Given the exemplary circuits described in FIG. 1, the first step of the inventive method successively effects the following modifications: the terminals C11' and C12' of the sub-circuit 1' that are not connected to any component or to any occurrence within this sub-circuit are first canceled in the logic plan circuit. The combining of externally connected terminals begins in the hierarchically highest circuit 1234'. Here, the terminals B2' and B3' of the sub-circuit 123' are recognized as being connected and are combined to form a common terminal. Within the sub-circuit 123', the terminals C13' and C14' of the sub-circuit 1' as well as the terminals C31' and C32' of the sub-circuit 3' are combined since these are connected within the sub-circuit 123'. Since the terminals B2' and B3' were previously combined, however, the terminals C21' and C22' of the sub-circuit 2' are now also connected and are likewise combined. All external terminals of the circuit 1234 are first canceled in the layout circuit, since these are not connected further to the outside. As a result thereof, the terminals B15, B16, B23, B33 and B34 of the sub-circuit 123 as well as the terminals B41, B42 and B43 of the sub-circuit 4 are then without external connection and are eliminated. As a result thereof, the terminals C15 and C16 of the sub-circuit 1, the terminal C23 of the sub-circuit 2 as well as the terminals C33 and C34 of the sub-circuit 3 in turn remain without external connection and are canceled.

As a result of the first method step of the invention, the two circuits 1234 and 1234' are respectively converted into the equivalent circuit 1234", which is shown only once in FIG. 1. This circuit has a sub-circuit 4" and a sub-circuit 123" with lower-ranking sub-circuits 1", 2" and 3", whereby the circuit 1234" corresponds to the circuit 1234 without the external terminals A15, A16, A23, A33, A34, A41, A42, A43 and A1234.

In a second inventive method step, pairs of potentially equivalent sub-circuits are then formed, whereby corresponding sub-circuits in the layout circuit and in the logic plan circuit having the same name are sought and are only allocated to one another when these also have an identical plurality of terminals.

In a third and last step, the internal hierarchies of the sub-circuits for a pair of potentially equivalent sub-circuits are now respectively converted into isomorphic (identically designed) hierarchies in that, first, occurrences of the sub-circuits to which a partner in the respectively other circuit is allocated are replaced by a macro component that cannot be further-detailed, insofar as at least all terminals of both occurrences can be completely allocated to one another. Second, occurrences of all sub-circuits to which no partner in the respectively other circuit is allocated are partially expanded by switching to a lower hierarchy level until an occurrence of a sub-circuit is again respectively encountered for which there is a partner in the other circuit with allocated terminals and this occurrence of the lower-ranking sub-circuit can likewise be replaced by a macro component. Third, following occurrences of sub-circuits to which a partner in the respectively other circuit is allocated and wherein all terminals of both occurrences cannot be allocated to one another are, as recited above, partially expanded. Optionally, the expanding of such occurrences can be suppressed. Sub-circuits that contain such occurrences, however, are then not compared. Finally, occurrences of sub-circuits that do not occur an identical number of times in both circuits after the implementation of the aforementioned steps are further partially expanded, as recited above, until the plurality of occurrences of all sub-circuits allocated to one another coincides. The entire third step is to be always applied previously onto the lower-ranking sub-circuits that occur in the respective sub-circuits to be compared.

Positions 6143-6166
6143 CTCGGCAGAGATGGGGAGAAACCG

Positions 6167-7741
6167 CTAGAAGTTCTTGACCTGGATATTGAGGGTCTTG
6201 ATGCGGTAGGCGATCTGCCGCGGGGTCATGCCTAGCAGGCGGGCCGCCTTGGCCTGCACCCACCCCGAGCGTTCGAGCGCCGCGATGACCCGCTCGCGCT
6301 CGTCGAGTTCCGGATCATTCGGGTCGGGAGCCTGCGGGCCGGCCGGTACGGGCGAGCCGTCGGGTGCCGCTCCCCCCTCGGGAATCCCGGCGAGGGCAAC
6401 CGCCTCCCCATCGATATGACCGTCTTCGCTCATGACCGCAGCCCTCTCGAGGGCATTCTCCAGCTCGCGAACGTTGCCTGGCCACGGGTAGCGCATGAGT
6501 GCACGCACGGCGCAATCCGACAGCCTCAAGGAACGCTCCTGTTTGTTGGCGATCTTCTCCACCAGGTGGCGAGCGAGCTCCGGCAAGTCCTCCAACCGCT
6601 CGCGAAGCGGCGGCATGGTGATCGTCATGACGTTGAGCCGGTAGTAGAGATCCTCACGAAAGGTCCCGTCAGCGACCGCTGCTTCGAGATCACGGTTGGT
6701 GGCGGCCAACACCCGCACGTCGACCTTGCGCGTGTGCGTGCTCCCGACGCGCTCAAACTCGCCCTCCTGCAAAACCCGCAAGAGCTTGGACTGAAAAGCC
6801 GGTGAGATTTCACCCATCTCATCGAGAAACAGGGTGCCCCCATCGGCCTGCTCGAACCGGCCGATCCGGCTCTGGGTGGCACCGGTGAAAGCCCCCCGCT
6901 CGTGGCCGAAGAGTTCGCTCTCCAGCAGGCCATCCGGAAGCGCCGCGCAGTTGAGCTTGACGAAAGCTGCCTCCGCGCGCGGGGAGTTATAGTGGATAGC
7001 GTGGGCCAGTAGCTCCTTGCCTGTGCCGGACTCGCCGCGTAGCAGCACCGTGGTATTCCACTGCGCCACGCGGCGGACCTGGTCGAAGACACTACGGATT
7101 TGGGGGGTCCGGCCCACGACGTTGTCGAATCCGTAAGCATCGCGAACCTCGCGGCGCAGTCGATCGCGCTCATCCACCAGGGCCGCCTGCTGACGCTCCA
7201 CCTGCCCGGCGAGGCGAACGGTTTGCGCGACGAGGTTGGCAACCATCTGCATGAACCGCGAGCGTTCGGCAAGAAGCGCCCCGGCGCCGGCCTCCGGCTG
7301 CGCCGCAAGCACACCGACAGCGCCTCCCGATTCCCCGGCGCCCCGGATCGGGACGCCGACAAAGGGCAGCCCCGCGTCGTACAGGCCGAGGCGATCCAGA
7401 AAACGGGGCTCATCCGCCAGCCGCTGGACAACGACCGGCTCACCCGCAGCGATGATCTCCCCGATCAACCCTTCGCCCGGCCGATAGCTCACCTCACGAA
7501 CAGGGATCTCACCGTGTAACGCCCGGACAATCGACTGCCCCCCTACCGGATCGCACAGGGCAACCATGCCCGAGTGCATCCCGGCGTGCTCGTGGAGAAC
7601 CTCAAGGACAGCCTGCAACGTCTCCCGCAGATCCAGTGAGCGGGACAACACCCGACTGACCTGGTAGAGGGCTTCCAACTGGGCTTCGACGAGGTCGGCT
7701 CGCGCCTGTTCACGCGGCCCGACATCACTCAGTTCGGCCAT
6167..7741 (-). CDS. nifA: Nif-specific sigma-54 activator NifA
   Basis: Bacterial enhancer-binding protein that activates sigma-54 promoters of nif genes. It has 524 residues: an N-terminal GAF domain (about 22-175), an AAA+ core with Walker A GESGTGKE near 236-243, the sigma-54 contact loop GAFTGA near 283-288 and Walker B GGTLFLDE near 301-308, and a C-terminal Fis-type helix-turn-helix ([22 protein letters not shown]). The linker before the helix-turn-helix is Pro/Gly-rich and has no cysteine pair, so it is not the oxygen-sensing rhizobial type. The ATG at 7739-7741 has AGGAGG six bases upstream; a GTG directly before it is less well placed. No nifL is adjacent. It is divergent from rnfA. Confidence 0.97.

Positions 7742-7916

As a result, two circuits arise that can be completely compared by machine without auxiliary information, these having components and macro components that represent the hierarchy occurrences of sub-circuits. Each type of a macro component occurs an identical number of times in the circuits that can be compared entirely by machine and respectively have an identical plurality of terminals.

By way of example, FIG. 2 shows a block circuit diagram of a sub-circuit 567 of the logic plan circuit and of a corresponding sub-circuit 567' of the layout circuit for explaining the third constituent of the method. The circuit part 567 has an occurrence of the sub-circuit 5, two occurrences of the sub-circuit 61 and one occurrence of the sub-circuit 7. The circuit part 567', by contrast, has one occurrence of the sub-circuit 5', one occurrence of the sub-circuit 6' and a network 7' expanded to components level, whereby the sub-circuit 6' in turn contains two occurrences of the sub-circuit 61'. Let the sub-circuits 5 and 5' as well as 61 and 61' be sub-circuits respectively corresponding to one another with allocatable terminals. The sub-circuit 7 internally contains a circuit that corresponds to the expanded network 7'.